Dr. Novelen speaking: The Suni technology is definitely an investment in the future of your practice. It aides in your clinical delivery of dentistry, it allows you to deliver a better quality of dentistry. Diagnostically you’re better to diagnose things better. You’re able to plan your cases better. It might seem like an expensive piece of equipment when you’re looking at them but it will pay for itself in no time and the quality of the dentistry will be much better.

This is a transcript of the above video.

Chapter 2: Why Add 3D Technology?

Dr. Novelen speaking: The reason that you would want 3D images as compared to 2D images is because a 2D image being a static image does not give you the feeling of volume. The human structure is volume metric, it’s 3-dimensional. 3D imaging gives you the ability to explore that. It also gives you the chance to identify where the anatomical structures are, bone volume, all the things that are necessary when you’re doing implant dentistry. Also when you’re doing complex third molar extractions and complex endodontic procedures.

3D imaging allows you to identify key anatomical structures which is very important when you’re placing implants. For instance, in the lower posterior mandible where you want to identify the mandibular canal and you want to measure the distance you have and the length of the implant that can be placed. It also gives you the ability to measure the width of the bone to determine whether bone grafting is necessary and/or which diameter of implant you can place in the area. When you’re in the post maxillary area it identifies the location of the sinus, the volume of the sinus and again it allows you to pick the diameter and length of implant and/or grafting procedures that will be necessary in order to place an implant in that area.

Dr. Mulvany speaking: The primary advantage of 3D imaging over 2D imaging for me is in the placement of implants in maxillary arch and how much dimension I have in terms of the sinus. And in the mandibular arch how much dimension I have in the crest of the ridge and the alveolar nerve. 3D enables us to measure the diameter of the ridge and vertical height to the alveolar nerve in the mandibular arch. And in the maxillary arch similarly it gives us the ability to measure the width of the arch as well as the distance between the vertical distance between the height of the ridge and the sinus.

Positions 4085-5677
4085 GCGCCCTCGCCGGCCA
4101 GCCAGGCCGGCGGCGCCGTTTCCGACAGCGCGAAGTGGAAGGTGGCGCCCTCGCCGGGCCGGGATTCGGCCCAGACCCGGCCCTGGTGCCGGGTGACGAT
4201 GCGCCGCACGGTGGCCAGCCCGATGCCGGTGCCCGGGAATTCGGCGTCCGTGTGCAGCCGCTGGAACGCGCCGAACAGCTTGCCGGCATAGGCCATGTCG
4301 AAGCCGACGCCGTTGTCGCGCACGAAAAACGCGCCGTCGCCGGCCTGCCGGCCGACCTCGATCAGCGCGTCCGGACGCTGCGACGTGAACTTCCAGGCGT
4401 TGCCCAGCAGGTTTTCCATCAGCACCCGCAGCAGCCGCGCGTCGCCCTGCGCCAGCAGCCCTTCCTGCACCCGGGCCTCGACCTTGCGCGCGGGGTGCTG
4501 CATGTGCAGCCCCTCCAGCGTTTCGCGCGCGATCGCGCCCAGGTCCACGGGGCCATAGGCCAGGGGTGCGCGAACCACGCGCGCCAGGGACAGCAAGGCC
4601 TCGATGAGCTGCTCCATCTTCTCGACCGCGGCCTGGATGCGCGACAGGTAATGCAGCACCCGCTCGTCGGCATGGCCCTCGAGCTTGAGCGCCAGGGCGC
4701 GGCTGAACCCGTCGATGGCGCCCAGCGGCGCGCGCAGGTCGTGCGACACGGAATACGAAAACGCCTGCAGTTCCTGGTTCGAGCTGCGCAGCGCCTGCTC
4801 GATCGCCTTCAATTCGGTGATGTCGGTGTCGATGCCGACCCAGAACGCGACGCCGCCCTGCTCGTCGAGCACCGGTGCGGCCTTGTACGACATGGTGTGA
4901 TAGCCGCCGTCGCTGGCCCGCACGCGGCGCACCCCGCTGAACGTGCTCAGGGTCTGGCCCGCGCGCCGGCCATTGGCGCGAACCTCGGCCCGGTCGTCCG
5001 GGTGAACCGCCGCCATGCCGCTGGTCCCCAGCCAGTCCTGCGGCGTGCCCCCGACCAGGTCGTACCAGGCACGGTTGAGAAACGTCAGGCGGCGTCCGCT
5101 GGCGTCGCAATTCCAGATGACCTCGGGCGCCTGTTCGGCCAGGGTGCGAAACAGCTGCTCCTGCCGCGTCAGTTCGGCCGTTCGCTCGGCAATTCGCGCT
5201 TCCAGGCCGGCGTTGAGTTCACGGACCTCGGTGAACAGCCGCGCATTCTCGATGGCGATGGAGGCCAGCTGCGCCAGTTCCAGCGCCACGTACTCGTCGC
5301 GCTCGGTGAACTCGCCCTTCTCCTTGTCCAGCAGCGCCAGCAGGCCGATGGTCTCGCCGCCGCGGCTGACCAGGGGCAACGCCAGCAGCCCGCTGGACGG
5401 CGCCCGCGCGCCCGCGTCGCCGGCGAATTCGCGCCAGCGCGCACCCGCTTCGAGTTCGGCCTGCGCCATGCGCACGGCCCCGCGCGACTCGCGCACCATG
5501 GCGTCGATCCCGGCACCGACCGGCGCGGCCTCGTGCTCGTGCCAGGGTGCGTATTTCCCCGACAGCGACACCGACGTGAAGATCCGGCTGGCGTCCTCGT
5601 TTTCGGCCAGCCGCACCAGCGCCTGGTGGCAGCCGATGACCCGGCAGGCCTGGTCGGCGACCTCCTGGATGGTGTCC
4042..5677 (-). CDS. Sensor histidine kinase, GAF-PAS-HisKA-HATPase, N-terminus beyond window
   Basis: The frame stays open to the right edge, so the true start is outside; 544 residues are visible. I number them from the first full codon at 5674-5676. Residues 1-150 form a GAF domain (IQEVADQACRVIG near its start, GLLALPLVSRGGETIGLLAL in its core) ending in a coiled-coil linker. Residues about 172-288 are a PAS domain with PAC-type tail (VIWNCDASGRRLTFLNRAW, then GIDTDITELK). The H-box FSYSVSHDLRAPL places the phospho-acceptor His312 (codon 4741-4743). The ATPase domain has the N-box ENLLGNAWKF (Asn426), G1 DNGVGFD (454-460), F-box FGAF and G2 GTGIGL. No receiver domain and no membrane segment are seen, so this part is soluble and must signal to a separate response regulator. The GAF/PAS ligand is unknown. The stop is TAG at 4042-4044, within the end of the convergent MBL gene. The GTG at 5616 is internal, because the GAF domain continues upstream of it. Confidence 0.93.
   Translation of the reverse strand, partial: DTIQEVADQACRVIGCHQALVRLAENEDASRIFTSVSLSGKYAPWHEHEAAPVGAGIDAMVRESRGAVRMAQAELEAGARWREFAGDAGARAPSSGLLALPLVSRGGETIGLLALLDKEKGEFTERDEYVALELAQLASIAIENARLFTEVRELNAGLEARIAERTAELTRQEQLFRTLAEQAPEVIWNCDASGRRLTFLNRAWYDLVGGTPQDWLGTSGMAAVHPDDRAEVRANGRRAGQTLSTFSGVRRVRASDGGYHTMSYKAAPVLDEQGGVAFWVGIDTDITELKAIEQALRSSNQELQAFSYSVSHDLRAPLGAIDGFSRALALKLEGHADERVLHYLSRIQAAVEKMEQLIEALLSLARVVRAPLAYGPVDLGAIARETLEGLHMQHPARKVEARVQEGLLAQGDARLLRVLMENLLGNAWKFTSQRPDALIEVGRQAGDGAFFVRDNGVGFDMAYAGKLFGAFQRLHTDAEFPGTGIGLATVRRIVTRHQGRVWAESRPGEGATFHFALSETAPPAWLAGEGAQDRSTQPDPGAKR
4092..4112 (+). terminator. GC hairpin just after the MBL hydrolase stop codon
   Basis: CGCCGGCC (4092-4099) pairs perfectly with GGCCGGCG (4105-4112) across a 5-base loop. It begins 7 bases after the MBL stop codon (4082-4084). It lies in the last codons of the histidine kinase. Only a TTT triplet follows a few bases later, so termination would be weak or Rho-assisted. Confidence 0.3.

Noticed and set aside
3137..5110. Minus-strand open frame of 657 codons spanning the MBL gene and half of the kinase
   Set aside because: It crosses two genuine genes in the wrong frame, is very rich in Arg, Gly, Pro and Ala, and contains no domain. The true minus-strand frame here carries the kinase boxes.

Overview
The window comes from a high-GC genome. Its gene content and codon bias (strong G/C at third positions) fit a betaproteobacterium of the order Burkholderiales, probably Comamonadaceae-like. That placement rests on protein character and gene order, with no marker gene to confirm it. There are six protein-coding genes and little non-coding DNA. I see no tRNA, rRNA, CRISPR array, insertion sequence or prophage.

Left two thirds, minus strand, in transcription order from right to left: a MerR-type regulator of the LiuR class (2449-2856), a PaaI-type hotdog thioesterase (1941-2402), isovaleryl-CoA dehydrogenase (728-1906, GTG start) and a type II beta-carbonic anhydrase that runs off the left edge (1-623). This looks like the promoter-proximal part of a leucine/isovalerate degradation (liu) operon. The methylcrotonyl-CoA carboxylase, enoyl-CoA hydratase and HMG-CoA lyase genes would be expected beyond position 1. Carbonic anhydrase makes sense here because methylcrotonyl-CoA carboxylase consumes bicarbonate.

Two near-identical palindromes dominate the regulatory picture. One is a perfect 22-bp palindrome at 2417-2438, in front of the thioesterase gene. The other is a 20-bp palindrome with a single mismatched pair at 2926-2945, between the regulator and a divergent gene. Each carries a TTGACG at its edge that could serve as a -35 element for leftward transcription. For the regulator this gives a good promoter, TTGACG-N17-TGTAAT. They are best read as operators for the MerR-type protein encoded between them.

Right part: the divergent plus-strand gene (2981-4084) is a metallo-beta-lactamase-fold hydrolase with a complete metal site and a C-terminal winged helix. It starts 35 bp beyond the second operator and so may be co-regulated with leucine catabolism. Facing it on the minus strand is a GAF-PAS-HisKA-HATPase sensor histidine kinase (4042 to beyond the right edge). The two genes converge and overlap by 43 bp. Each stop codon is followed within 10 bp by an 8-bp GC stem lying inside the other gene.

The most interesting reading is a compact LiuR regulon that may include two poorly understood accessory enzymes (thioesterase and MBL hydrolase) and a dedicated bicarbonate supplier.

From a lesser application, from a endodontic prospective, if we’re trying to separate out roots to see what the root configuration is in the endodontically treated tooth. And to some extent we have used it in third molar surgery where if we’re trying to evaluate the mandibular nerve position in relative to the roots of the third molar. All of these are applications we have used with the Suni 3D system.

This is a transcript of the above video.

Chapter 3: Case Study 1: Implantology

Dr. Mulvany speaking: The case I want to show is an implant case. The image I am showing here is after the implants where placed. The importance of the Suni 3D imaging in this case is more retrospective. I want to show you I had a minor complication because I did not have the Suni 3D image to begin with. One of the dangers of experienced implant placement is that there is a tendency for us to extrapolate if you will from a 2D image such as this very excellent panorex, but what we really need here is 3D. What I’m referring to specifically is the lack of clarity as to the area of the mandibular nerve. This is a superb image but you can see that the mandibular nerve kind of disappears down in this area. The other thing I would note is that if you look closely there is a lesion here that appears to be very close to where that distal implant was placed.

Let me go now to the 3D and I will show you what I’m specifically talking about. So here is the 3D image, as we go over to enhance this, you will see that the distal implant is right at the top of that legion. The mandibular nerve is here but this is a lesion that a radiologist has pointed out to me is some kind of vascular lesion. At the time of the implant procedure we got significant bleeding, we were able to control, successfully place the implant and the patient has full sensation. So for those of you that are saying, well that looks like the mandibular canal, I would agree with you but anatomically that is not what we encountered. I think the canal is here and the patient has no nerve impingement and has full feeling in their lip.

With that said, in hindsight I wish I would have had the Suni 3D imaging to choose a different location for the implant. I would have perhaps gone a little more palatable because from this image you can see I have tremendous width and I would have been able to avoid this structure.